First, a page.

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'OK Glass, Get Opera': Wolf Trap Introduces New Titling Technology at CARMEN Performance Today

Related: Wolf Trap National Park for the Performing Arts, Wolf Trap Opera, David Pogue

'OK Glass, Get Opera': Wolf Trap Introduces New Titling Technology at CARMEN Performance Today

The future of the arts takes center stage today, July 25 at Wolf Trap National Park for the Performing Arts, when Wolf Trap Opera unveil Figaro Systems' new supertitle technology that allows audiences to follow the narrative of a performance from their mobile, tablet or Google Glass™. Today's production, Bizet's classic opera Carmen, will also feature technology journalist and opera aficionado David Pogue as an onstage "extra" outfitted in costume and Google Glass to give the Wolf Trap audience a first-of-its-kind perspective of the Filene Center stage. See below for production and ticketing information.

With an expected audience of up to 7,000, Carmen is the first large-scale demonstration of Figaro Systems' new technology, MobiTxt™, which delivers translated narrative (called captions or supertitles) directly to internet-capable devices. With a click of a button or the simple "OK Glass" voice command, audiences will have Carmen's French narrative translated into English and delivered discreetly to their personal mobile devices. Learn more about MobiTxt at gomobitxt.com.

"As the only national park for the performing arts, Wolf Trap is committed to accessibility and innovation. This experiment is a way for Wolf Trap and our audiences to sit on the cutting-edge and explore this potentially groundbreaking technology," said Arvind Manocha, president and CEO of Wolf Trap Foundation for the Performing Arts. "It's incredible to think about the possibilities that this sort of 'second-screen' experience presents not just for opera, but for dance, rock shows, and many other arts experiences. Arts and technology are both about expanding boundaries, and that's what we're doing at Carmen."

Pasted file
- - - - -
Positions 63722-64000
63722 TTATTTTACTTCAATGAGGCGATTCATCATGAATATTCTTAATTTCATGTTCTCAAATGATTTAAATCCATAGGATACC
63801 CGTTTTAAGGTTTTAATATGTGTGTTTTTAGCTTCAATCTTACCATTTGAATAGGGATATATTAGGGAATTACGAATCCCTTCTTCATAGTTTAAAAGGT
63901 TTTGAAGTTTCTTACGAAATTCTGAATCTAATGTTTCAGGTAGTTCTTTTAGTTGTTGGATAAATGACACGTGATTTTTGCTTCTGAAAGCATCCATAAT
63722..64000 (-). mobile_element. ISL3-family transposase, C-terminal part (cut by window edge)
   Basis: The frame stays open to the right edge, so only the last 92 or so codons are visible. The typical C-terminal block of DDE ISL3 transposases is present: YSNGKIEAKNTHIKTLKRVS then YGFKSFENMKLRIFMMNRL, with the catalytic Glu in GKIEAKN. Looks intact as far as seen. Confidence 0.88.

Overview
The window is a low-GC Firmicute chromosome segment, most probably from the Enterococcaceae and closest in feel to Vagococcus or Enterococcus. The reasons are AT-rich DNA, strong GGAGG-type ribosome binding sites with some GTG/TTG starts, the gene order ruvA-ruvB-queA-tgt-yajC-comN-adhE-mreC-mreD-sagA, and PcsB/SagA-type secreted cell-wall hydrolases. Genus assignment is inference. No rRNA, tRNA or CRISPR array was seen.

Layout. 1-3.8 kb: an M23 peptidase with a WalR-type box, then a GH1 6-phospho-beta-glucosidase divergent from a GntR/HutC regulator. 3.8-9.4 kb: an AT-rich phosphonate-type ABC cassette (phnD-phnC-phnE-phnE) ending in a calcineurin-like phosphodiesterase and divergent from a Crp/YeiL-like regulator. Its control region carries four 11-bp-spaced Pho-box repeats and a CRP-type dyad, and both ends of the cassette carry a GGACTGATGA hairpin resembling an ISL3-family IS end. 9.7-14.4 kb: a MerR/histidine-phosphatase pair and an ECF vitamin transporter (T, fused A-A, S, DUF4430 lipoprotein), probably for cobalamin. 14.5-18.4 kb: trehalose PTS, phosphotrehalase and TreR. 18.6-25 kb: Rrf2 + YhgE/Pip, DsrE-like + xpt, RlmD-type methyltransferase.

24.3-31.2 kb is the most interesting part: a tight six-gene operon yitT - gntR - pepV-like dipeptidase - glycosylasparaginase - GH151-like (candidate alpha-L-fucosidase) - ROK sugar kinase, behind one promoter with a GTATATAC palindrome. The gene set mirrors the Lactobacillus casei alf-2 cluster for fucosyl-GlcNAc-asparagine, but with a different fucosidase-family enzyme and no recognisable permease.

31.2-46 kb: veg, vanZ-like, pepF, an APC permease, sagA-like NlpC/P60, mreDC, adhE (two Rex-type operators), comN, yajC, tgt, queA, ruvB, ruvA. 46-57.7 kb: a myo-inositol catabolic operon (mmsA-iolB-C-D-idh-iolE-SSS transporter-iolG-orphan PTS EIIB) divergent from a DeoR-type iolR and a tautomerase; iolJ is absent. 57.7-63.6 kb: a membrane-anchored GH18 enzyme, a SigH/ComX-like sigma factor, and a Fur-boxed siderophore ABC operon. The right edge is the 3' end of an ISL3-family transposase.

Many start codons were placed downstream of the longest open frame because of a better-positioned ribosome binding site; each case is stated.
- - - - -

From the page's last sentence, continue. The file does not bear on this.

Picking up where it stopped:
The introduction of supertitles (translations projected above the stage) in the early 1980s was revolutionary, as it made foreign-language performances, especially opera, accessible to a broader public. MobiTxt builds upon the convergence of technologies, enabling personal mobile devices to seamlessly deliver a meaningful understanding of the performance.

The initiative is a result of collaboration between arts leaders from across the nation: Fort Worth Opera's Thomas Rhodes, an original Google Glass beta tester and expert in augmented reality in the arts, initiated talks between Eric Einhorn of New York's On Site Opera and Wolf Trap Opera's Senior Director Kim Pensinger Witman. MobiTxt was previously tested on a small scale with On Site Opera, and its success gave Witman the confidence to move forward in using the technology on the lawn of Wolf Trap's Filene Center.

Also at the July 25 performance, technology expert David Pogue will join the Carmen cast as a supernumerary (a non-singing member of the chorus) while wearing Google Glass to capture brief bits of the onstage action. His short video clips and still photography will be shared to Wolf Trap's online and social properties in near real-time, providing a "second screen" experience and offering a unique perspective of the onstage action at the Filene Center. In addition to being an award-winning technology writer, Pogue is an accomplished musician, having spent 10 years conducting and arranging Broadway musicals.


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